Green Car Congress  
Go to GCC Discussions forum About GCC Contact  RSS Subscribe Twitter headlines

« Brown University Researchers Develop Prototype Polymer-Based Battery | Main | Scuderi to Show Air-Hybrid Diesel Engine Design at Hanover Show »

Print this post

Project to Model Impacts of Greenhouse Gas Policies in Transportation

13 September 2006

The University of Michigan (U-M) will lead a four-university team in a large-scale project to develop software to help analysts craft greenhouse gas reduction policies in the transportation industry.

The study will focus on the transportation industry, where emissions reduction policies have significant consequences on the economy and materials use, and can fail due to unintended results that can offset environmental gains, said Steven Skerlos, associate professor of mechanical engineering at U-M.

Skerlos and James Winebrake, chair of the public policy department at Rochester Institute of Technology, are co-directors of the $1.9 million, five-year project funded by the National Science Foundation. Other universities include the University of California at Berkeley and Northeastern University.

The premise for the research is the fact that significant greenhouse gas emissions in the United States will not decrease unless environmental costs are captured in the marketplace and new government policies are implemented. The US transportation industry produces more greenhouse gas emissions than any other country’s entire economy, so any serious reduction in emissions must include the transportation sector.

Specifically, we want to know if proposed policies would have unintended and undesirable consequences on the function of the automotive market, on the industry’s life cycle environmental impact, or on the industry’s demand for materials

—Steven Skerlos

The researchers will look at how the effectiveness of government policies is constrained by producer incentives, consumer preferences and technological constraints. For instance, if the best economic choice for producers to respond to greenhouse gas policies is to increase their use of lighter-weight aluminum rather than steel, that could offset emissions reductions because aluminum production requires more electricity. This electricity can come from either highly intensive CO2 sources such as coal generation or less intensive sources such as hydroelectric generation.

To predict these unintended consequences, researchers must integrate models of market decisions and technological performance with life cycle assessment and materials flow analysis, a process that marries public policy, engineering, natural resources and behavioral research. The project will culminate with the development of an analytical tool called CAPA (the computational automotive policy analysis software program).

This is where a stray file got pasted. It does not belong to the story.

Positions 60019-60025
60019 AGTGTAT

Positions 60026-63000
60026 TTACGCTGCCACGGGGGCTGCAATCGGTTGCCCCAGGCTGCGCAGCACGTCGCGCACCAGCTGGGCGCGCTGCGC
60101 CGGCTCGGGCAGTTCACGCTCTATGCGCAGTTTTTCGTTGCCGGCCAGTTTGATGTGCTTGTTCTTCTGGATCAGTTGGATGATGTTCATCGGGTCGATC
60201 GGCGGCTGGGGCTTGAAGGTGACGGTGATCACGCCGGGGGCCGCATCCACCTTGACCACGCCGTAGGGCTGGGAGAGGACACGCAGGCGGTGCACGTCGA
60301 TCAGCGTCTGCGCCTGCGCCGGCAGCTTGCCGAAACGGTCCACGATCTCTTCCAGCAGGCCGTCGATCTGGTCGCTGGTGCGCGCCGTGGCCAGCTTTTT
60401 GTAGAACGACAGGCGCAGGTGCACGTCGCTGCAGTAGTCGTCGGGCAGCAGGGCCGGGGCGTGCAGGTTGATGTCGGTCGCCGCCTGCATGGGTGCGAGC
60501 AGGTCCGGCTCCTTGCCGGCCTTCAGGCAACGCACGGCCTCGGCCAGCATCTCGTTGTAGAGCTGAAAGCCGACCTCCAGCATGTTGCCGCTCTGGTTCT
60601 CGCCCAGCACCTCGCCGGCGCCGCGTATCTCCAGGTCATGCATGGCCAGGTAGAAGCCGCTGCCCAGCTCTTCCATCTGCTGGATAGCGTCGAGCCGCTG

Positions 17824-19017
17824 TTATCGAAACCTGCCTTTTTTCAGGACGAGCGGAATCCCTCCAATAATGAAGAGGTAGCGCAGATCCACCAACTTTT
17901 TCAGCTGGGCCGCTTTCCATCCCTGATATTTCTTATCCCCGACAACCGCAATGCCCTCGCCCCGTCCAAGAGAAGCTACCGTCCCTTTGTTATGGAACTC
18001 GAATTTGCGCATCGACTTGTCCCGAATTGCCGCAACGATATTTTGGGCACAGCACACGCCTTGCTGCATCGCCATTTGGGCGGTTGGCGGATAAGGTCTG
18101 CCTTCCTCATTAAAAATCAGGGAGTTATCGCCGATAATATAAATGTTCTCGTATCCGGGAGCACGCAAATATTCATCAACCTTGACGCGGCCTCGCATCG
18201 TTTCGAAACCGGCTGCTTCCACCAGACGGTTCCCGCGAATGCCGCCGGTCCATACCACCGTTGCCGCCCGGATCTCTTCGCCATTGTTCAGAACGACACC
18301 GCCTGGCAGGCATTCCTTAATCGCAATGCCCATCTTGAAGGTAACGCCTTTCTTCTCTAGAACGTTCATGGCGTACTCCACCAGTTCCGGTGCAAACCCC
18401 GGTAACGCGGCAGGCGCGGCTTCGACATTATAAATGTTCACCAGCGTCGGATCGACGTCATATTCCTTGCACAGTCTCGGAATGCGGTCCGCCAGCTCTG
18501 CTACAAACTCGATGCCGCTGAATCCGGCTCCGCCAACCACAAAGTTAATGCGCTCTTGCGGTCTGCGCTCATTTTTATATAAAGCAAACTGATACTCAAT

The project is funded though the NSF MUSES program (Materials Use: Science, Engineering and Society), which supports programs that study the sustainable use of materials and the mitigation of adverse human impact on the environment.

September 13, 2006 in Climate Change, Policy | Permalink | Comments (4) | TrackBack (0)

TrackBack

TrackBack URL for this entry:
http://www.typepad.com/services/trackback/6a00d8341c4fbe53ef00d834ea63a069e2

Listed below are links to weblogs that reference Project to Model Impacts of Greenhouse Gas Policies in Transportation:

Comments

I'm glad somebody is looking at this. Beware the Law of Unintended Consequences.

I hope they also include the impact of mass transportation schemes (construction of and running costs) with realistic ridership expectations.

This doesn't sound logical, studies like this must have been done before the Kyoto Protocol was even seriously debated, or voted on, let alone ratified, by countries that represent half of the worlds GDP.
Don't tell me that they are only studying this now...

Hmm. A policy tool that will most seriously effect automakers being executed in Michigan? All respect to the University, but anyone think influence will be applied to support outcomes gentle to US automakers' agenda? It couldn't be in a better (worse) place for that. Good luck U of M!

Verify your Comment

Previewing your Comment

This is only a preview. Your comment has not yet been posted.

Working...
Your comment could not be posted. Error type:
Your comment has been posted. Post another comment

The letters and numbers you entered did not match the image. Please try again.

As a final step before posting your comment, enter the letters and numbers you see in the image below. This prevents automated programs from posting comments.

Having trouble reading this image? View an alternate.

Working...

Post a comment

Green Car Congress © 2013 BioAge Group, LLC. All Rights Reserved. | Home | BioAge Group